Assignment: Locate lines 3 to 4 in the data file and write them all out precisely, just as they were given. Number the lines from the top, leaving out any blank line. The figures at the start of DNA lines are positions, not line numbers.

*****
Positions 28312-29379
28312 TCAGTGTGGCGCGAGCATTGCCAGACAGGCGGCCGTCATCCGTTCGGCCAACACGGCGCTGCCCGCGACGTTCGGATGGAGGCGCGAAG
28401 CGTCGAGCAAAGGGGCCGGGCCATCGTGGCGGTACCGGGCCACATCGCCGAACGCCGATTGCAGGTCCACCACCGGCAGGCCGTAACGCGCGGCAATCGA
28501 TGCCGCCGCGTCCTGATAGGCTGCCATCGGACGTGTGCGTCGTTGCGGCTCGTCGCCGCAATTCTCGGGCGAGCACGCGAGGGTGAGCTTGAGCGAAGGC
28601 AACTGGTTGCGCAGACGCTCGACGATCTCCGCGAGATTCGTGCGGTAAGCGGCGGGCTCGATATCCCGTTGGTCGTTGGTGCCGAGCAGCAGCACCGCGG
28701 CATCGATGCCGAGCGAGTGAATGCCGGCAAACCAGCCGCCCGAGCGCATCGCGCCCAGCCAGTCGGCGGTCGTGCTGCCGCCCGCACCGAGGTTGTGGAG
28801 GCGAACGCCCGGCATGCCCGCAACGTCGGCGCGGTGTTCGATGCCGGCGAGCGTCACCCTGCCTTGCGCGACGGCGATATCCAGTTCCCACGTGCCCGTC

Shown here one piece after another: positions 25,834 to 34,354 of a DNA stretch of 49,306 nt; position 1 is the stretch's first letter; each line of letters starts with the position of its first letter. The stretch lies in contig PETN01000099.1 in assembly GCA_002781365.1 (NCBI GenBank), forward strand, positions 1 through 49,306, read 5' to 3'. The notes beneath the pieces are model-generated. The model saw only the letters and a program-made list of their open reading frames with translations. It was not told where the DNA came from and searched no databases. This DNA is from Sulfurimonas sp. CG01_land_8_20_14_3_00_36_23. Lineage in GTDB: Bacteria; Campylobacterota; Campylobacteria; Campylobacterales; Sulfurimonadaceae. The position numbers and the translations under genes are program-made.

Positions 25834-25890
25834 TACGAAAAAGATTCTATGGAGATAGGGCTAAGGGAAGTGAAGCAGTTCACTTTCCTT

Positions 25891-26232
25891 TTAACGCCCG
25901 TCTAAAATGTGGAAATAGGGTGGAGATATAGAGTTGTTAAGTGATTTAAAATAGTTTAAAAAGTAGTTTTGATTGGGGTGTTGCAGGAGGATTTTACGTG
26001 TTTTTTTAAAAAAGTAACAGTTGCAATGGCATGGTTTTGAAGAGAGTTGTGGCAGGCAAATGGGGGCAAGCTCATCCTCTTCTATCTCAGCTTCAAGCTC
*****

28401 CGTCGAGCAAAGGGGCCGGGCCATCGTGGCGGTACCGGGCCACATCGCCGAACGCCGATTGCAGGTCCACCACCGGCAGGCCGTAACGCGCGGCAATCGA
28501 TGCCGCCGCGTCCTGATAGGCTGCCATCGGACGTGTGCGTCGTTGCGGCTCGTCGCCGCAATTCTCGGGCGAGCACGCGAGGGTGAGCTTGAGCGAAGGC